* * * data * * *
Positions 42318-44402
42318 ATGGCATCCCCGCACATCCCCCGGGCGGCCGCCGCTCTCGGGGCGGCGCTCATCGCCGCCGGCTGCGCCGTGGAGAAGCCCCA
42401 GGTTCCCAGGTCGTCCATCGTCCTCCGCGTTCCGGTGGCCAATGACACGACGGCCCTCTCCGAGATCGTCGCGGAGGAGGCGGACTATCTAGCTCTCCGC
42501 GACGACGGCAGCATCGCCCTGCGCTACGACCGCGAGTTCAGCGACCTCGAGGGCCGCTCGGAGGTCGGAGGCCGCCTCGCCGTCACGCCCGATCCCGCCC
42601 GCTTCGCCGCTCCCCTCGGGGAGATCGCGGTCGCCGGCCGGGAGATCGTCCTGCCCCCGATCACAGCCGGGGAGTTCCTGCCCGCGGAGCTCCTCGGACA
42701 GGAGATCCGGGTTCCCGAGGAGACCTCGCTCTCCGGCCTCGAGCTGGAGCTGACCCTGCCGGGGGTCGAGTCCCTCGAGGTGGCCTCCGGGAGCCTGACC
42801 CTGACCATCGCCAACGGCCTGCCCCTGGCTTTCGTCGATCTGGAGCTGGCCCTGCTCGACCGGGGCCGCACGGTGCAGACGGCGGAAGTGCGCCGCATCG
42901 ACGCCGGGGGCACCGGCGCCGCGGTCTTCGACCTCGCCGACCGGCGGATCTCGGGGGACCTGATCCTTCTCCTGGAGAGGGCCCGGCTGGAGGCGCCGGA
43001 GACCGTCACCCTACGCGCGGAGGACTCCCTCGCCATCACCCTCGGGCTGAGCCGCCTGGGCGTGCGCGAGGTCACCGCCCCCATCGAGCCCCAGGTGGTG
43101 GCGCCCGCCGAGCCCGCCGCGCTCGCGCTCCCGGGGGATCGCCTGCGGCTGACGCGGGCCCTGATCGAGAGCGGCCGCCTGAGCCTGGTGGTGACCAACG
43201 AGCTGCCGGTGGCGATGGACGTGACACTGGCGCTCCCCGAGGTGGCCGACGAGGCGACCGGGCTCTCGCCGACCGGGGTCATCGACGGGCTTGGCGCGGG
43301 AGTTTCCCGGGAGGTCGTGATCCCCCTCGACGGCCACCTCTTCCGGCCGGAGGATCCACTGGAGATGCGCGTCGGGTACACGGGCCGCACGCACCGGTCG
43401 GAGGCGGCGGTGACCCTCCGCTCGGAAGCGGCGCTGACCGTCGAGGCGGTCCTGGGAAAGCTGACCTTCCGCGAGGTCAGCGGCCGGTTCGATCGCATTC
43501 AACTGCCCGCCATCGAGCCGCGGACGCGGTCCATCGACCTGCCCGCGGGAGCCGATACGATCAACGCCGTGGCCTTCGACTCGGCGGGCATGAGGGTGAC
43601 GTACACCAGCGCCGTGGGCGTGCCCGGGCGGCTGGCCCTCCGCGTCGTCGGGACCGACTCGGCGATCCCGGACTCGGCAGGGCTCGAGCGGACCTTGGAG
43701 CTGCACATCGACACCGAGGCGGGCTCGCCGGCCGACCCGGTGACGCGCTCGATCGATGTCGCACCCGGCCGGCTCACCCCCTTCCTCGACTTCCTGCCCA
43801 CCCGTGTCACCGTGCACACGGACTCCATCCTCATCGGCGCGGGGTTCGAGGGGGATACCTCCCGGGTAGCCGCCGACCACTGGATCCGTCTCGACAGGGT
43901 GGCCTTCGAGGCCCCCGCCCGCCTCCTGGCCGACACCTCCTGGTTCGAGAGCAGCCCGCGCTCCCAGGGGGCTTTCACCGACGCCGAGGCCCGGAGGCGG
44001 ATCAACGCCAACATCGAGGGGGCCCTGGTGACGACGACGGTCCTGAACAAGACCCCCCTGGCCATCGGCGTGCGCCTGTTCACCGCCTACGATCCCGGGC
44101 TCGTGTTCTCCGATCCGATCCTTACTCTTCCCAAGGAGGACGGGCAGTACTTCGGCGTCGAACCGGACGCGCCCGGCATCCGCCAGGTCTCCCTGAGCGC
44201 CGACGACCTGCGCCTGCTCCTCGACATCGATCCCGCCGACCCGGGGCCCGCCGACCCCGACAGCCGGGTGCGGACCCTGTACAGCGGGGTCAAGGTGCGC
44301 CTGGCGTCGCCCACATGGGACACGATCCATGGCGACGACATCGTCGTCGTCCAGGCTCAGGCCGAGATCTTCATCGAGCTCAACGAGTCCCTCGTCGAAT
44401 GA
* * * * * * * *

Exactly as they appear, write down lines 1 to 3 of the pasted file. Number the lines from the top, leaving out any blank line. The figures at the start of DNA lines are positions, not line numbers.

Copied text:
Positions 42318-44402
42318 ATGGCATCCCCGCACATCCCCCGGGCGGCCGCCGCTCTCGGGGCGGCGCTCATCGCCGCCGGCTGCGCCGTGGAGAAGCCCCA
42401 GGTTCCCAGGTCGTCCATCGTCCTCCGCGTTCCGGTGGCCAATGACACGACGGCCCTCTCCGAGATCGTCGCGGAGGAGGCGGACTATCTAGCTCTCCGC